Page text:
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According to a new report from the Global Financial Markets Association (GFMA), about $100 billion a year or more could be saved if distributed ledger technology (DLT) was used in traditional markets.
In a May 16 report, the traditional financial sector lobby group, along with international consulting firm Boston Consulting Group (BCG) and others, urged both regulators and traditional financial institutions to take a closer look at the benefits of the technology.
A distributed ledger is a general term for a system that records transactions and digital information. Blockchain is a special type of distributed ledger.
“Distributed ledger technology promises to drive growth and innovation,” said Adam Farkas, Executive Director of GFMA. “This potential should not be ignored or banned where regulatory oversight and resilience measures already exist.”
Using distributed ledgers to streamline collateral processes in the derivatives and credit markets could save an additional $100 billion, according to the report.
In addition, using smart contracts to automate and strengthen clearing and settlement processes could reduce overhead costs by $20 billion annually.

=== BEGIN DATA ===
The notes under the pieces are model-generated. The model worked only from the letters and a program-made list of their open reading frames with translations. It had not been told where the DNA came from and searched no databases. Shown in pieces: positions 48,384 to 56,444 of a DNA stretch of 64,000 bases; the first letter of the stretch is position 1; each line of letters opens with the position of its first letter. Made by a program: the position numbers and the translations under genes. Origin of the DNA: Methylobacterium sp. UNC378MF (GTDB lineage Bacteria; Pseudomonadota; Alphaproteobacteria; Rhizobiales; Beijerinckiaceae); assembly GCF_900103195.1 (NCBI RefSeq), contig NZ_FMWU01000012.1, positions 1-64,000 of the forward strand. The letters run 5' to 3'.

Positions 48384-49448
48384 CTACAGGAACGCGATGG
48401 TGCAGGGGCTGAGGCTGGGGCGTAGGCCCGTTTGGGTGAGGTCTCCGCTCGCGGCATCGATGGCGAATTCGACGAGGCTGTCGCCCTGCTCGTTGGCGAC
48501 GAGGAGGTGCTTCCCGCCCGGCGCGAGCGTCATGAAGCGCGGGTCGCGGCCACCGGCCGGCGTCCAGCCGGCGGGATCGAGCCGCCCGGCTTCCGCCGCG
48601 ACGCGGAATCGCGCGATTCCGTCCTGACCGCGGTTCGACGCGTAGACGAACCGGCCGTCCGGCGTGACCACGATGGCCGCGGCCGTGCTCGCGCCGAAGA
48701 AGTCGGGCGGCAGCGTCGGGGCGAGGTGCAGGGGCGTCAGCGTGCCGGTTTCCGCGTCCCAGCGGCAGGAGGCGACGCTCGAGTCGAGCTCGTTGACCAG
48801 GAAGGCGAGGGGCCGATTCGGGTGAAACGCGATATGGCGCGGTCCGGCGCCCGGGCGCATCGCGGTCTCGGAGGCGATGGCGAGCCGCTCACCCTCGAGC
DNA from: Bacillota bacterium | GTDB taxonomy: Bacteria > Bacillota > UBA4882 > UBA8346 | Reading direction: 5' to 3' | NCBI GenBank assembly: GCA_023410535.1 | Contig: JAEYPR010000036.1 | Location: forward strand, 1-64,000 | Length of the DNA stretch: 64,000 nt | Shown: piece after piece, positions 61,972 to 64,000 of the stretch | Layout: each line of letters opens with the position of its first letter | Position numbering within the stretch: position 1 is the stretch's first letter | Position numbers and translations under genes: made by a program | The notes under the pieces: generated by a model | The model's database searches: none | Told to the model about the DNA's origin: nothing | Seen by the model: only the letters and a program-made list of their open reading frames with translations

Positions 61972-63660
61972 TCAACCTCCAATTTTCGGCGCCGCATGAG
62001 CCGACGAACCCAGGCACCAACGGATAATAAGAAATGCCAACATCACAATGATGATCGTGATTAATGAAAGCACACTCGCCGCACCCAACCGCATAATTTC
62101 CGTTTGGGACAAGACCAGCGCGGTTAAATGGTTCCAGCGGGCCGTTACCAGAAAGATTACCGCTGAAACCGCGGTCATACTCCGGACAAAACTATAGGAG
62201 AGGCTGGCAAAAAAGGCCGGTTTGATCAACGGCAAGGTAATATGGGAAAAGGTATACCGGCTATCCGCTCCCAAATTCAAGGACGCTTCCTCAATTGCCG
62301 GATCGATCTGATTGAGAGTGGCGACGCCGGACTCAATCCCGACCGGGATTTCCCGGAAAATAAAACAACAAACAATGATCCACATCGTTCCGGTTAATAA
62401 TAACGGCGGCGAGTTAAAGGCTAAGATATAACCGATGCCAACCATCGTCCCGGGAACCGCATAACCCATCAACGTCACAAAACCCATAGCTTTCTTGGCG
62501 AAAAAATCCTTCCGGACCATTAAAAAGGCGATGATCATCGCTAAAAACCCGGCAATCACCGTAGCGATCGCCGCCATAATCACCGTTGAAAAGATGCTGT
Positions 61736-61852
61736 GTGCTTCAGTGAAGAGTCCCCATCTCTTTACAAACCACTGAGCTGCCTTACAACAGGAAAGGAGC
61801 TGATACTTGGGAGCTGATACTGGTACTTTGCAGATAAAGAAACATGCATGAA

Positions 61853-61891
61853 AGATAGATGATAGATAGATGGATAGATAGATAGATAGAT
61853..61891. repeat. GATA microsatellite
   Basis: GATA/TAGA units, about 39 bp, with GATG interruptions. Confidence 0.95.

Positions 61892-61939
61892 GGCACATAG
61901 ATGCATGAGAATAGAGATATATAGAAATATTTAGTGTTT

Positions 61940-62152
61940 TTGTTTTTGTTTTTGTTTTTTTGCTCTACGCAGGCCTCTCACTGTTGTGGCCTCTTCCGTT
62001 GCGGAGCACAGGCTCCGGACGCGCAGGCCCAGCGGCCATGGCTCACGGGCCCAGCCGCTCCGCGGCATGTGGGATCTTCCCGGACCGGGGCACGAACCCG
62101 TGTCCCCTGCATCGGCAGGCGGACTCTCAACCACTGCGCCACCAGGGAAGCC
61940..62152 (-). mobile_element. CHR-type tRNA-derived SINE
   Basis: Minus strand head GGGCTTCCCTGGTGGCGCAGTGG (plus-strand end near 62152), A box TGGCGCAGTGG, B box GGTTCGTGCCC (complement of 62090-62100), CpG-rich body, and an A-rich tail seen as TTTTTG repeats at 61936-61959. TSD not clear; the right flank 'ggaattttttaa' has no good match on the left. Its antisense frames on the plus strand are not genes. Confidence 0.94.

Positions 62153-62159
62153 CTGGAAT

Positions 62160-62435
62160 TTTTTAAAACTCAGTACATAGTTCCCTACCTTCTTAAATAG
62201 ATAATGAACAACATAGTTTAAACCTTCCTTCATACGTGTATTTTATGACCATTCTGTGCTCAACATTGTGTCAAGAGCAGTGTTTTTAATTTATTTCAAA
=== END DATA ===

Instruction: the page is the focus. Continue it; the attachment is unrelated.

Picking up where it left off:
In general, the systems that can benefit the most from DLT implementation at some level are clearing and settlement, followed by asset storage and maintenance.
Primary markets and secondary trading are less likely to be severely impacted by the technology, according to BCG analysis, however, tokenization in these markets could provide better risk mitigation and higher liquidity.
DLT is starting to show increased levels of international adoption. On March 23, European securities clearing house Euroclear, which claims to have more than $40.9 trillion (€37.6 trillion) of assets in custody, announced that it would seek to integrate DLT into your billing process.
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However, there is still a lot of room for improvement when it comes to introducing DLT into existing financial systems.
Last November, the Australian Securities Exchange abandoned its plans to upgrade its 25-year-old clearing and settlement system with DLT, leaving a $170 million hole in its books.
The GMFA report comes just two months after investment bank Citi said the global market for blockchain-based tokenized assets could reach a staggering $5 trillion by 2030.